Six men were arrested in California and Minnesota on Sunday out of suspicion that they plotted to travel to Syria to join the Islamic terror group ISIS, which identifies itself as the Islamic State of Iraq and Syria.
According to reports, four of the men were arrested in Minneapolis and two in San Diego. Most were Somalis and were in their late teens or early twenties. They have been identified as Zacharia Abdurahman, 19, Adnan Farah, 19, Hanad Musse, 19, Guled Omar, 20, Abdirahman Daud, 21, and Mohamed Abdihamid Farah, 21.
“These were not confused young men,” Minnesota U.S. Attorney Andrew Luger stated during a press conference on Monday. “These are focused young men who were intent on joining a terrorist organization by any means possible.”
He noted that the men had ties to 19-year-old Hamza Ahmed, who was indicted in February on terror charges after seeking to travel to Syria and lying to authorities about the matter.
Federal investigators have been looking into approximately 15 youth from the Twin Cities area who have allegedly traveled to Syria over the past year to connect with terror groups. The Minneapolis Star Tribune reports that since 2007, over 20 Somalis have left Minnesota to join Al-Shabaab. At least nine are dead, while others have been discovered and arrested. Some still remain at large.
Last November, American Somalians Abdi Nur, 20, and Abdullah Yusuf, 18, were both arrested on charges that they had conspired to join ISIS.
“As charged, these two young men conspired to join [ISIS] and travel from Minnesota to the Middle East to engage in a campaign of terror in support of a violent ideology,” Luger said in a press release. “Since al-Shabaab began recruiting young adults from the Twin Cities in 2007, our region has lost dozens of disaffected young people to terrorist organizations that would sooner see Somali Minnesotans die on foreign battlefields than prosper in peace and security in the United States.”
Somali activist Omar Jamal told the International Business Times that the matter has the Somali community confused.
“This is a very serious issue,” he said. “We as a community are concerned about losing our kids to ISIS.”
Sunday’s arrests come just days after suspects in Kansas and Wisconsin were likewise taken into custody on charges of providing material support to ISIS.
John Booker, Jr., 20, of Topeka, Kan. was arrested on April 10 after an undercover operation found that he had been plotting to detonate a car bomb at Fort Riley in a jihad suicide mission. Alexander Blair, 28, of Topeka was also arrested for failure to report a felony, as he is accused of knowing about Booker’s plan and loaning him money to rent a storage shed to hold the explosives.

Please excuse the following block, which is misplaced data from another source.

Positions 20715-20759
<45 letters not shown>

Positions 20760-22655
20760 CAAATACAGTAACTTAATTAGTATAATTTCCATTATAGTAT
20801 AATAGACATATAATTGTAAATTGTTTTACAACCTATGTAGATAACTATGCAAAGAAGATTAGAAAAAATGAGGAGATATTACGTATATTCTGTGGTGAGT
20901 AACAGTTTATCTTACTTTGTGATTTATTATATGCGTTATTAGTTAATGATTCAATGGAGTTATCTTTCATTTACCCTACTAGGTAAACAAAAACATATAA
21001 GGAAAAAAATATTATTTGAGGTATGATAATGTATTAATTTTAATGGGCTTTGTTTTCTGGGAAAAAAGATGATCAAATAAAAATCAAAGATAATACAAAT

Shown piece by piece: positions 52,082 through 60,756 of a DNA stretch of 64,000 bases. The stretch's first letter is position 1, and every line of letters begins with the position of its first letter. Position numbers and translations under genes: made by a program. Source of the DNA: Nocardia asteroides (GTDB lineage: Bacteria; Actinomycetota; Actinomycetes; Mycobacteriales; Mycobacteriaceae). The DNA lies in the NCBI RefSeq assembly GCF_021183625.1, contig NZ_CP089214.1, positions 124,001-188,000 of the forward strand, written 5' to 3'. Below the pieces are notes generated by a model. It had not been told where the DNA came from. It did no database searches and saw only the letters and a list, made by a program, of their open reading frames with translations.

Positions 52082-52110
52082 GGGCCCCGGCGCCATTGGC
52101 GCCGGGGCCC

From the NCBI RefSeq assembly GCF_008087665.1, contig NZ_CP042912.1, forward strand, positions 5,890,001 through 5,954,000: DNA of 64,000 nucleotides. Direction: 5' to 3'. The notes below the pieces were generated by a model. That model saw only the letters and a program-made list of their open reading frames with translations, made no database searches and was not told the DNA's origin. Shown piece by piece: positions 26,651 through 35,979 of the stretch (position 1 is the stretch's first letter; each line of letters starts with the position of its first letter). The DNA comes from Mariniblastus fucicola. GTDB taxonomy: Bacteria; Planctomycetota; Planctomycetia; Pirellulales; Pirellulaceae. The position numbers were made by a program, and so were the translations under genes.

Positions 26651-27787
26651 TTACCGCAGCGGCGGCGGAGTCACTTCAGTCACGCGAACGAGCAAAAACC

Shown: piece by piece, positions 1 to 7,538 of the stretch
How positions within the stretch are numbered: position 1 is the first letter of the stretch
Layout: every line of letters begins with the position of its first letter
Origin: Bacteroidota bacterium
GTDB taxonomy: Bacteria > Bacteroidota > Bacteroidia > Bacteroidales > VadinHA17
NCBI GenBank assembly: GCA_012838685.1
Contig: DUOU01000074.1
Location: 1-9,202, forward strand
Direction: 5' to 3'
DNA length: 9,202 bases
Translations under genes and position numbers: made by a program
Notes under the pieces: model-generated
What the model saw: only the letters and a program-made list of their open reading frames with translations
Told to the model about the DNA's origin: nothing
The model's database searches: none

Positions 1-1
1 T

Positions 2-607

Joshua Van Haften, 34, of Madison, Wisc. was arrested on April 8 by the Federal Bureau of Investigations (FBI) after returning to the U.S. from Turkey. He had been under investigation as officials noted his travel patterns and his terroristic philosophies and undertakings posted to his personal Facebook page.
“It’s either now or never,” Van Haften allegedly wrote. “If and when the Kuffar (slaves of America) come at me to arrest me or take me, I’m fighting them. [Expletive] if they ever take me freely again!”
As previously reported, James Comey, the director of the FBI, stated at a recent meeting of the National Association of Attorneys General (NAAG) that he believes ISIS sympathizers are present nationwide.
“Those people exist in every state,” he outlined. “I have homegrown violent extremist investigations in every single state. Until a few weeks ago there was 49 states. Alaska had none, which I couldn’t quite figure out. But Alaska has now joined the group, so we have investigations of people in various stages of radicalizing in all 50 states.”
Over the past two years, approximately 50 Americans have been arrested and charged with either plotting to join or emulate ISIS.